A new handheld diagnostic ‘toolbox’ device is claimed to be able to get a read-out from virtually any type of tissue sample without the need for any pre-preparation.
While there are currently numerous point-of-care devices at various stages of development, Newcastle-based QuantuMDx (QMDx) says it can perform several preparation steps on the same platform.
These include initial sample preparation, DNA extraction, amplification of target DNA stretches using polymerase chain reaction (PCR) and ultimately disease detection using DNA sequencing.
Crucially, it is one of the first such handheld devices able to carry out true DNA sequencing for multiple data points, as opposed to inference-based methods for single data points or single nucleotide polymorphisms (SNPs).
QMDx will focus on testing its device for tuberculosis (TB), sexually transmitted diseases and cardiovascular disease.
‘The reason why I invented this technology is to perform infectious-disease resistance sequencing in the field, at the patient’s side. It’s a problem that’s not received enough press in my opinion,’ Jonathan O’Halloran, QMDx’s chief scientific officer, told The Engineer.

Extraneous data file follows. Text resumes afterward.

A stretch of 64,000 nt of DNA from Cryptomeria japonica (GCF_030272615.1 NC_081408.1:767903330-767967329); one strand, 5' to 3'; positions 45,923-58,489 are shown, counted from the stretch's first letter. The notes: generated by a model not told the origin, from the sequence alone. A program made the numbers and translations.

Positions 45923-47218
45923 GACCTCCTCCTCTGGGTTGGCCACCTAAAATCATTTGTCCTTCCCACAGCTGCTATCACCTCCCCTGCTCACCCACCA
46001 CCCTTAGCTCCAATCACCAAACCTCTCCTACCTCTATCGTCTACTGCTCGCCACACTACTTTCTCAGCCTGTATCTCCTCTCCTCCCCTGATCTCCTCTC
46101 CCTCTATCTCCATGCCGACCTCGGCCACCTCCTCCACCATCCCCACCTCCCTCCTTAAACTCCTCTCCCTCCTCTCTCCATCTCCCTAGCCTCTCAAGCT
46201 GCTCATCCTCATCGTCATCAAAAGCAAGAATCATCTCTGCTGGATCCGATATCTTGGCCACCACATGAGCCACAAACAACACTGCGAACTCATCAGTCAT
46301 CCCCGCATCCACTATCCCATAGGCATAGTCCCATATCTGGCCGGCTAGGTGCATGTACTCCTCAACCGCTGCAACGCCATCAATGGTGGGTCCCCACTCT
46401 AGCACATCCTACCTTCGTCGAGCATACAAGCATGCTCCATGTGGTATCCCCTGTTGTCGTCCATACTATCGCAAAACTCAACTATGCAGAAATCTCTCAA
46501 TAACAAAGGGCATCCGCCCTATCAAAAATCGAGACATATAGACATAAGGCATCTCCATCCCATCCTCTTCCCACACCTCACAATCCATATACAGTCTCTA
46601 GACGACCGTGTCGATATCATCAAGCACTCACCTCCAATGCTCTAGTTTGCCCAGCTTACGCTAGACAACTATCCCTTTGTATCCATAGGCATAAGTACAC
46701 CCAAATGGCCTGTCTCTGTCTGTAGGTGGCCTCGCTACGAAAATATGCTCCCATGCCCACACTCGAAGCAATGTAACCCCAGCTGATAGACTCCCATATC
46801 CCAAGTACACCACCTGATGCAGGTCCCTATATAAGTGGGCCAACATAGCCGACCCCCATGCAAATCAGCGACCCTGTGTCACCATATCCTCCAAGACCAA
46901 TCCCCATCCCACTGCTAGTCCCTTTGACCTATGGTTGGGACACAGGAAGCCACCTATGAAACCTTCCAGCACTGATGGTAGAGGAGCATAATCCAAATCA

O’Halloran spent two years in the Khayelitsha township near Cape Town in South Africa, where he got the inspiration to develop the technology, before going on to co-found the company.
‘Many, many times we had patients test positive for TB and so the samples go on for resistance testing and two weeks later they come back as multi-drug-resistant XDR [extremely drug-resistant]-TB.
‘The problem is we’ve prescribed a first-line therapeutic and the patient has gone back into the community, passed on XDR-TB and subsequently died. So we’ve wasted money and not contained the XDR. It’s a problem that is being repeated all over the world.’
The company currently has a device, Q-POC, at alpha-stage prototype testing, and hopes to further hone it in the next 18 months before undertaking full trials.
O’Halloran said his team kept costs down by either using out-of-patent technology or developing new technology in house where needed to avoid royalty costs.